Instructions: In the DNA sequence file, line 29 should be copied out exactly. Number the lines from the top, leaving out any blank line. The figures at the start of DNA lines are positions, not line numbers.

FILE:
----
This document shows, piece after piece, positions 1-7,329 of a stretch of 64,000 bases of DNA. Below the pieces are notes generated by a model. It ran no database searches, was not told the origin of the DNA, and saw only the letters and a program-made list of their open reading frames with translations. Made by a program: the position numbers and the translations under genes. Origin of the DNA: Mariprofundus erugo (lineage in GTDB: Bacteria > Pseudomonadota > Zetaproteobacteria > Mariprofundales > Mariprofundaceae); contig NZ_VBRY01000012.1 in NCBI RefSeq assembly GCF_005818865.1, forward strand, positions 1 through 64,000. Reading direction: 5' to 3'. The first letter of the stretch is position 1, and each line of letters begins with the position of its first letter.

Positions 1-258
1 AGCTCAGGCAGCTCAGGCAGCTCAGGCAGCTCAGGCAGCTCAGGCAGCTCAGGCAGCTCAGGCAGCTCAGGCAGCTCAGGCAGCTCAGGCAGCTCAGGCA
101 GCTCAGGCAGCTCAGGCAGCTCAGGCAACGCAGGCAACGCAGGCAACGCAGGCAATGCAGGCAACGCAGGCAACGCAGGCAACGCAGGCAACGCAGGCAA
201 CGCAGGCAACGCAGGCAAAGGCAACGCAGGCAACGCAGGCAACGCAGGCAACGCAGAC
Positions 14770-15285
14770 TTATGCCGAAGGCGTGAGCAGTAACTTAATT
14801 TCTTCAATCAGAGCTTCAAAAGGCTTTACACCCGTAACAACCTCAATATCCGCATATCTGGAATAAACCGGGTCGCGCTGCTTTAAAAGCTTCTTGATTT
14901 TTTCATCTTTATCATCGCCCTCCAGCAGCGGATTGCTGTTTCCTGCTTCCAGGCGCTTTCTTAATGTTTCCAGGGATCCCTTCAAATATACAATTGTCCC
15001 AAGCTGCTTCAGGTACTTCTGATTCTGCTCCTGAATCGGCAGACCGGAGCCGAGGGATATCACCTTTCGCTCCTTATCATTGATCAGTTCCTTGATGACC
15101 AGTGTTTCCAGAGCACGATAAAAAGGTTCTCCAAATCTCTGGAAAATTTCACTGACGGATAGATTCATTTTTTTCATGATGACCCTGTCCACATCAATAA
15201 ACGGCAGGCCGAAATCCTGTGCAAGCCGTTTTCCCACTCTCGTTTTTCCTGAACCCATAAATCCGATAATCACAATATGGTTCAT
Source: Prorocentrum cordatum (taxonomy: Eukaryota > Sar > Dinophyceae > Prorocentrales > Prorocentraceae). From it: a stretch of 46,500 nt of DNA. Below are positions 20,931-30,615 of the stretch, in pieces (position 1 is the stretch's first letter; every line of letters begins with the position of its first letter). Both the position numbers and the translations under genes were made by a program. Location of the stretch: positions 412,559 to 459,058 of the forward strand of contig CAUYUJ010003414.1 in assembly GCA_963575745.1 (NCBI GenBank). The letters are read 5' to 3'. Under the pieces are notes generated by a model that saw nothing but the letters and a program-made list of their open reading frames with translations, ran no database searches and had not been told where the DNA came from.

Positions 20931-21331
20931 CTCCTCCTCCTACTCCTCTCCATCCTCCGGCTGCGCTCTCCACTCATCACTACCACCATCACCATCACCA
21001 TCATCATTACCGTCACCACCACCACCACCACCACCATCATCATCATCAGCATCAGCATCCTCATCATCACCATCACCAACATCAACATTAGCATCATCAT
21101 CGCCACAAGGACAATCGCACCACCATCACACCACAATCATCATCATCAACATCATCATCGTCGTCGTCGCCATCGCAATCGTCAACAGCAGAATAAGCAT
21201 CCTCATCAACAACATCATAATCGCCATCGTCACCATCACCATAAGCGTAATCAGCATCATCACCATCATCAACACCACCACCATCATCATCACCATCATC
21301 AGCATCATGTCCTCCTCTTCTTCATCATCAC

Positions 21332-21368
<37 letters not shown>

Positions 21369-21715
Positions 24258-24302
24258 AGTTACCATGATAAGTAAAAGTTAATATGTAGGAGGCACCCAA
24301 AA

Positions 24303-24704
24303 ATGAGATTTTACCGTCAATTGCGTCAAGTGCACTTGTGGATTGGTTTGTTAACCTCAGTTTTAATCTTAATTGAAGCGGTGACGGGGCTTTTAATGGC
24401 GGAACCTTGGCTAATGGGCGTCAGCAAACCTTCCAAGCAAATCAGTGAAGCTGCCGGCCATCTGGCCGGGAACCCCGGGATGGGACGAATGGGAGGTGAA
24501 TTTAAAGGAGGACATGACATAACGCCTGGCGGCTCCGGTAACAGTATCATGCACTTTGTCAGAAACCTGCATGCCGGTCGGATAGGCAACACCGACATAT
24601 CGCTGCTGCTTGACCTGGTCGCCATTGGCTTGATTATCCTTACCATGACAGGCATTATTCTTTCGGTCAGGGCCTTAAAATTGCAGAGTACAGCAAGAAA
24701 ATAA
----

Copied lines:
24501 TTTAAAGGAGGACATGACATAACGCCTGGCGGCTCCGGTAACAGTATCATGCACTTTGTCAGAAACCTGCATGCCGGTCGGATAGGCAACACCGACATAT